Research in music-based intergenerational programming has shown benefits such as improved cross-age attitudes and cross-age interactions between younger and older generations. However, there is limited information pertaining to how older adults’ experiences change based on the age of the younger participants. The purpose of this paper was to compare older adults’ experiences in three multiple-aged music intergenerational programs. Older adults were involved in one of three music-based intergenerational groups with youth of differing ages: preschoolers, elementary-age children, and college-age young adults. The preschool program focused on teaching academic skills through music activities. Participants in the elementary program interacted with fourth-graders through singing, moving to music, playing instruments, and structured conversations. Older adults in the college program participated with music majors in a rock band and chorus, and performed a final concert at the local university. Older adult participants were interviewed upon completion of the programs. Results revealed that older adults had different motivations for participating in the three varied intergenerational programs (preschool, elementary, and college programs). Differences were also discovered in older adults’ descriptions of the programs, and in perceptions of the programs’ benefits provided to the younger generations. The author will discuss how to use these findings to structure future intergenerational programming in school and community settings.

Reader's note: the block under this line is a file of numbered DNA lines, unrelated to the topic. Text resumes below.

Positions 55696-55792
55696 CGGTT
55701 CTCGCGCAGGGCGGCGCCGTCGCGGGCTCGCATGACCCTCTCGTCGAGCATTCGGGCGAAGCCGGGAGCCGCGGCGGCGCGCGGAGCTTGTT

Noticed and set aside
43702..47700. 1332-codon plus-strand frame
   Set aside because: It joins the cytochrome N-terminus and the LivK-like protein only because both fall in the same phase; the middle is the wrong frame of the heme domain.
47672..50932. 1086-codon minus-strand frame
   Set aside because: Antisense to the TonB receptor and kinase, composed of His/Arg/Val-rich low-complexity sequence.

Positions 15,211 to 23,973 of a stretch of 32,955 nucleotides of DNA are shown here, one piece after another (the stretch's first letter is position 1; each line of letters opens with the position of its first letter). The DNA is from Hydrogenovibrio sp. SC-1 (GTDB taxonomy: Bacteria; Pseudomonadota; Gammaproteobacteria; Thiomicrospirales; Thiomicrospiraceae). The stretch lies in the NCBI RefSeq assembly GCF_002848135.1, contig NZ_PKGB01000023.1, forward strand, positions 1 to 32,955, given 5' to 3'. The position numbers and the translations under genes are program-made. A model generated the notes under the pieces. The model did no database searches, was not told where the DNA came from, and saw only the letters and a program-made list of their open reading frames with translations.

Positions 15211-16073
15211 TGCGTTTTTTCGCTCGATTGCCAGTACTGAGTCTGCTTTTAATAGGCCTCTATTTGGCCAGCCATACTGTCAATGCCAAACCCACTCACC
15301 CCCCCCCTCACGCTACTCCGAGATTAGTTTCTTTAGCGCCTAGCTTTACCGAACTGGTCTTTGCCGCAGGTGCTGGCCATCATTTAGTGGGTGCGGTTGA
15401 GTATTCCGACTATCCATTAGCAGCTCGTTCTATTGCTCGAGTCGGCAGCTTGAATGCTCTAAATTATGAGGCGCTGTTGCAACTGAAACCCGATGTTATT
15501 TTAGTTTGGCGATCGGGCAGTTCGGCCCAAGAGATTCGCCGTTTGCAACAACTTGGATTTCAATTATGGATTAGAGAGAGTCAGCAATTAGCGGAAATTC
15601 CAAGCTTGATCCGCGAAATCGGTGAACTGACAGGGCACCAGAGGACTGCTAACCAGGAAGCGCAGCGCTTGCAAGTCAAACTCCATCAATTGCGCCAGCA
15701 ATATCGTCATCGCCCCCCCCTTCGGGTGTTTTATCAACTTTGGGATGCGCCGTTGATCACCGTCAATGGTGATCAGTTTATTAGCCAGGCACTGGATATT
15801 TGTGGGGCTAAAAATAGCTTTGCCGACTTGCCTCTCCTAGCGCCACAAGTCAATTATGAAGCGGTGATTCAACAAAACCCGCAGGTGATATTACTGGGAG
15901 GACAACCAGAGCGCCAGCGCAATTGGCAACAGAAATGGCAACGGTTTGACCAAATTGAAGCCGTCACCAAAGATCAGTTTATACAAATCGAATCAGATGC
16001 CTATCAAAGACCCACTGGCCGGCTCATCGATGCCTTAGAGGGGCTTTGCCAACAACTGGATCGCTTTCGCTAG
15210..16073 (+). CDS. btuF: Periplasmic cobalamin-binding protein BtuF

|Keywords:||Music-Based Intergenerational Programs, Older Adults and Community Engagement through Music|
Assistant Professor, Music Therapy Department, Kansas CIty, MO, USA
There are currently no reviews of this product.Write a Review